More bad news on the Teachers’ Pension and Annuity Fund (TPAF), New Jersey’s largest public pension fund currently covering 262,000 active and retired teachers. Last week, we wrote about the Brookings Institute report that both confirmed that TPAF was the worst public pension plan in America and projected that it would become insolvent in the next 12-15 years.
Now New Jersey’s Division of Pension & Benefits has come out with its own updated auditor’s report for TPAF for FY2021 (ending June 30, 2020). It’s our first look at the impact of COVID on TPAF’s investment returns. The news is not good.
TPAF’s investments were up a mere 1.4%, which means that TPAF had an overall net loss of $1.2 billion. That meant that once again, TPAF had to burn assets to pay for current benefits, so total TPAF assets went down from $22.7 billion to $21.5 billion (-5%). Meanwhile, because the state did not make the required pension payment, liabilities increased from $84.2 billion to $87.5 billion. Assets down, liabilities up means that TPAF’s funded ratio – the amount of money set aside to meet future pension obligations – dropped from 27% to 24.6%. That’s right: TPAF has less then 25 cents set aside for every dollar it owes.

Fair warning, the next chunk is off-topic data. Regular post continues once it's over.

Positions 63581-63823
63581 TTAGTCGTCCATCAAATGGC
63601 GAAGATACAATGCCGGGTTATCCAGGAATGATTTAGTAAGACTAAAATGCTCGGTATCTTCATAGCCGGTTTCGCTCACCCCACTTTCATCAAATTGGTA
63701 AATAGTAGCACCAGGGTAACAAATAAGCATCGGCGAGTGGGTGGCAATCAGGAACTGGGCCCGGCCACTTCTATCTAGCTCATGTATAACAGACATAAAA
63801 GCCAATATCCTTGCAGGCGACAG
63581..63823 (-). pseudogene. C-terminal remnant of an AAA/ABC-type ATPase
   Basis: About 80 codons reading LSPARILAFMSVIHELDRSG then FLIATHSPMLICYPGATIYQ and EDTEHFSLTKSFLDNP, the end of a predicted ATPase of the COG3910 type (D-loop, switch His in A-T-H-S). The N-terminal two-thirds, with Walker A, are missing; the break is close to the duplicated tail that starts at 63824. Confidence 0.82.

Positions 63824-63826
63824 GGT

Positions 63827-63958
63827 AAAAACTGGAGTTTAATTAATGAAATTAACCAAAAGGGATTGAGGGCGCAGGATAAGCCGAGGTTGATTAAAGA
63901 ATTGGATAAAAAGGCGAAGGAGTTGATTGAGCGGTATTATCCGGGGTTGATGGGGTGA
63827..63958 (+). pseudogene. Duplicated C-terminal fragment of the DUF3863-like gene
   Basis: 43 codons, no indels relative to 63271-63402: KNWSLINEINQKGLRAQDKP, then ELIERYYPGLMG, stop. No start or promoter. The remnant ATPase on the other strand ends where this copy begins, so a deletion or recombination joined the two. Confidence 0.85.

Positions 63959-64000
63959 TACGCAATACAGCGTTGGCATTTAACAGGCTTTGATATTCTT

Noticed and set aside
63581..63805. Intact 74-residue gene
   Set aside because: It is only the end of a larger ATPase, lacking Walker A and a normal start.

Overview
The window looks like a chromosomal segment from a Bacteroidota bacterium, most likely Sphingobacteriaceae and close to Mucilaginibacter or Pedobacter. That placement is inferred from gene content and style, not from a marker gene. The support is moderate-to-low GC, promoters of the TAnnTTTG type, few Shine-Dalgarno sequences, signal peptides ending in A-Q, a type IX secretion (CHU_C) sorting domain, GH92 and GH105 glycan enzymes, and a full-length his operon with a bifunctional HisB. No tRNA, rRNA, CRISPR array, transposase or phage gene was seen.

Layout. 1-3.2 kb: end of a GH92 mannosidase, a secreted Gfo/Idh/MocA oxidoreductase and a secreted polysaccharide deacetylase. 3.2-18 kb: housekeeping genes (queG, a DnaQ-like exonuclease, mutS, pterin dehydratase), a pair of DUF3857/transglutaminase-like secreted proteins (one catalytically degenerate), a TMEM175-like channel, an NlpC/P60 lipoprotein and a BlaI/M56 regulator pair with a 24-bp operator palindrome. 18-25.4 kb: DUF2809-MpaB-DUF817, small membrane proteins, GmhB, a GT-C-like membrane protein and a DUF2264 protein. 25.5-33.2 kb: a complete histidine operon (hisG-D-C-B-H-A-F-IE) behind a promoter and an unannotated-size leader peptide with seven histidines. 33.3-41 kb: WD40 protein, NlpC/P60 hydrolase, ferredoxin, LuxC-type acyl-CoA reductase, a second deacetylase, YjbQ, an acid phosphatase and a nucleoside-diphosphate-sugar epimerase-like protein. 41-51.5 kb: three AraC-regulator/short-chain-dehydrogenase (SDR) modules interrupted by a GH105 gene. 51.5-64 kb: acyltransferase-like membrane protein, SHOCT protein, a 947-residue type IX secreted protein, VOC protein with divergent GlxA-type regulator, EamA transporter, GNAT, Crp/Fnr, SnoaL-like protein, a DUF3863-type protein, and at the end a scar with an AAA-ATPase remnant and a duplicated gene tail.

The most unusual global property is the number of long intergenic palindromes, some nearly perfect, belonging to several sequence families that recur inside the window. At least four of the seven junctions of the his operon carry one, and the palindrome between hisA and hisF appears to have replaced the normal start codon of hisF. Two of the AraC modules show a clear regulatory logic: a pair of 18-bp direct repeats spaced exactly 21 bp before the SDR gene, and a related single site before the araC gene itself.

Sadly, this sort of deterioration has been an annual occurrence for TPAF. All told, since FY2015, TPAF’s assets have dropped from $27.3 billion to $21.5 billion (-21%) while it liabilities have increased from $81.1 billion to $87.5 billion (+8%).
Gov. Murphy has proposed making a full $3.9 billion payment into TPAF, which when combined with positive investment returns, should mean that TPAF’s condition will not worsen, but at 25%-funded, TPAF is broken and needs to be fixed. Throwing in billions and billions merely to slow its decline is a colossal waste of taxpayer dollars.
Unfortunately, New Jersey does not have political leaders willing to face facts or cross a powerful special interest like the NJEA, which opposes reforming TPAF. And certainly not Murphy, whose cozy relationship with the NJEA has been likened to a “puppet on a string” by the Star-Ledger’s Tom Moran.
New Jersey: Government by and for the special interests.